23/8/2017 0 Comments
Trust Me | Review
A hospital drama is hard to come by on the BBC, and now we know why. Dan Sefton's Trust Me isn't a total train wreck, actually mildly entertaining, but it just isn't the quality of program one expects from BBC One. With a dubious plot and overly gory operating scenes, Trust Me only has a halfway decent main character and the future occupant of the Tardis to make it worth watching.
Cath, a hard working and caring nurse, finds herself out of a job after she reports recurring issues of patient abuse to her hospital's board. Desperate for work, Cath steals her friend Ally's, a well-established and highly qualified doctor, identity. Posing as Ally, Cath begins work as an A & E doctor in a Scottish hospital. She is soon intertwined in the hospital's affairs, with the constant fear of being uncovered.
Trust Me's plot line is a bit far fetching - a suspended nurse steals her mate's doctor's license and CV and moves to Scotland to work as a doctor. Cath's arc just seems completely implausible. Surely the hospital's HR staff would need some other sort of identification (a driver's license, passport, tax forms) to prove she is who she says she. People just don't hire someone based on merit. And even so, a quick Google search or, I don't know, references would probably show that Cath clearly isn't Ally. The way this plot was set up and delivered to the audience left entirely too many questions about this extreme situation unanswered. Had writer Dan Sefton put more care into elaborating how Cath got as far as she did without getting caught, it may have allowed the viewer to suspend their disbelief a bit more. But how the plot line stands now, it seems just entirely implausible, which completely disassociated the audience from enjoying the show.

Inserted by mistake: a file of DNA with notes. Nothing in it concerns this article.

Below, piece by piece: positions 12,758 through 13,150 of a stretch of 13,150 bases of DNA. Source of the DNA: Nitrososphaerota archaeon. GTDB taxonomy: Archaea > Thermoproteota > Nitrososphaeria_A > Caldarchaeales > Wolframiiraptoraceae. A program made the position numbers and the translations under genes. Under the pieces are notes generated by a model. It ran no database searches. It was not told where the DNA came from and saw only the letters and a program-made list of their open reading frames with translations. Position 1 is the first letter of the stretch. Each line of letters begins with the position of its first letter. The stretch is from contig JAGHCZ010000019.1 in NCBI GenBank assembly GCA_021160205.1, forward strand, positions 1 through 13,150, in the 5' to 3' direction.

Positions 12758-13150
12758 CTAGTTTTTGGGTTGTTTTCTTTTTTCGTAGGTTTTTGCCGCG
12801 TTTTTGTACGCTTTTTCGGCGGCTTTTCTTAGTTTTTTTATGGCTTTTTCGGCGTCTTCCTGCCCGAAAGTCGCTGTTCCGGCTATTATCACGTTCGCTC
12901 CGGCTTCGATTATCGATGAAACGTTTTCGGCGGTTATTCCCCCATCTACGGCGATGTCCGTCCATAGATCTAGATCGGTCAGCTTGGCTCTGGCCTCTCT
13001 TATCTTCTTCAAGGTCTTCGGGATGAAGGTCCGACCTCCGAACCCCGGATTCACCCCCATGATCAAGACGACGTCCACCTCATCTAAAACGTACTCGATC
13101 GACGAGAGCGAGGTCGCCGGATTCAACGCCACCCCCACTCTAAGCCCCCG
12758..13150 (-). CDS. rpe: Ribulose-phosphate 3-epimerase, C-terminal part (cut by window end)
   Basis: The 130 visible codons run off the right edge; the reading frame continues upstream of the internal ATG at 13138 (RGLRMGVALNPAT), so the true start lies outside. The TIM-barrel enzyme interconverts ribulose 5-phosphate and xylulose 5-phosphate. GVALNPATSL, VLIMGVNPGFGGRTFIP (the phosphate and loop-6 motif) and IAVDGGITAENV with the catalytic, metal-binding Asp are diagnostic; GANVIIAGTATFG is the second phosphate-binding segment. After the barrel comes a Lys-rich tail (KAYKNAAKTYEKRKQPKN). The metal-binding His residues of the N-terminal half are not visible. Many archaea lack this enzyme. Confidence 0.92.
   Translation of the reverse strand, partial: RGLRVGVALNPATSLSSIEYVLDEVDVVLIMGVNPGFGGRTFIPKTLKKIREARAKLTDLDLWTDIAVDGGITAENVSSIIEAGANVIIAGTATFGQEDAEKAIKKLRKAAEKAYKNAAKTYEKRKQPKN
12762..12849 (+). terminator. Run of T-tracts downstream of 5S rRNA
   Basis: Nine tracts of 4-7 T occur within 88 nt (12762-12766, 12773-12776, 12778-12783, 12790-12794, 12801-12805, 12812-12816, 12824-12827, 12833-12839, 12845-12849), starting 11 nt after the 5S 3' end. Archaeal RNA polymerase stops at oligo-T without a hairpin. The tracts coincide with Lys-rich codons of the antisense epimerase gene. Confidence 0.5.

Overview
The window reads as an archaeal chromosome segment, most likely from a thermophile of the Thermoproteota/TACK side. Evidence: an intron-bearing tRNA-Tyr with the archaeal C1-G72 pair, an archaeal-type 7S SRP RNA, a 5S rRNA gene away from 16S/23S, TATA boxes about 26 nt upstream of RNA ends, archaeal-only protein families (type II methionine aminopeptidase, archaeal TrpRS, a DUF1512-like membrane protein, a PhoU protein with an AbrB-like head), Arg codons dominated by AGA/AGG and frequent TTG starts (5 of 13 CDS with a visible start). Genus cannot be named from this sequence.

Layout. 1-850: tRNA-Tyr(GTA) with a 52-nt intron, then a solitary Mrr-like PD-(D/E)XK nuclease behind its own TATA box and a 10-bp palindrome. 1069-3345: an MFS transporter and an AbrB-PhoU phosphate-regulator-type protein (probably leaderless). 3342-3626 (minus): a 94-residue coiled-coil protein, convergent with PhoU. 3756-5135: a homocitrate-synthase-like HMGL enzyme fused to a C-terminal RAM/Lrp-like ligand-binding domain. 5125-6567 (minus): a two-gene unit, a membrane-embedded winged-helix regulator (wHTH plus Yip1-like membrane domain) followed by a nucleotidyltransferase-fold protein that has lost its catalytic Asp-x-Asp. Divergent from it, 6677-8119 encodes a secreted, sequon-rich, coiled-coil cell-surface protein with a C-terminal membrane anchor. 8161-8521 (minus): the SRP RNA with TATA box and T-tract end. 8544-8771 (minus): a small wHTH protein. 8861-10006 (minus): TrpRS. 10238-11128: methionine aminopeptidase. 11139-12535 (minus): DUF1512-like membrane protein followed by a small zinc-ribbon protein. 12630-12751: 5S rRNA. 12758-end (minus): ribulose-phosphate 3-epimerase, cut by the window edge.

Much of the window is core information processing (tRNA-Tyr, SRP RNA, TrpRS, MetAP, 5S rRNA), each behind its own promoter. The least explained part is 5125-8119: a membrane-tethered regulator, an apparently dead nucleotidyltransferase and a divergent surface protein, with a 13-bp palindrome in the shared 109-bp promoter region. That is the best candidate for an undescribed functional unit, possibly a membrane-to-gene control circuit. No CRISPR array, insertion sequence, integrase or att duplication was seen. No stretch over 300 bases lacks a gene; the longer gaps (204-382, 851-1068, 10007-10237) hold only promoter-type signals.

Despite the shaky plot, Dan Sefton does create a rather interesting main character. What is most intriguing about Cath is you truly feel a strong sense of empathy for her. She's a woman who unjustly loses her job because she was trying to do the right thing by reporting abuse in the hospital. We meet a woman who is down on her luck; she's desperate for income to provide for her daughter and deadbeat ex-husband, but she's also desperate to make her life fulfilling and important and something her daughter can be proud of. We've all wanted to do something meaningful with our lives and sometimes act out of character to achieve it. That's why Cath, unlike the other characters in this series, is compelling because we can relate to her and understand why she did what she did. Despite her clearly unethical decision we still empathize with her. We never feel the need to condemn her, but rather we root for her and hopes she succeeds.
Jodie Whittaker shines as the desperate yet strong Cath. She projects a strong sense of humility, as she's never overly confident or egotistical, a stark contrast to the other doctors surrounding her. Instead, she's soft spoken and kind hearted, she cares about the people rather than her reputation. She believes in her ability to be a doctor but is never swayed by the power of the position. Whittaker's performance is endearing and warm; you can't help but feel sympathy towards her despite her unethical behavior.
Overall, Trust Me is an average hospital drama with nothing particularly special about it. It's timely and relevant and has an interesting performance from its star, but other than that Trust Me falls to the wayside.
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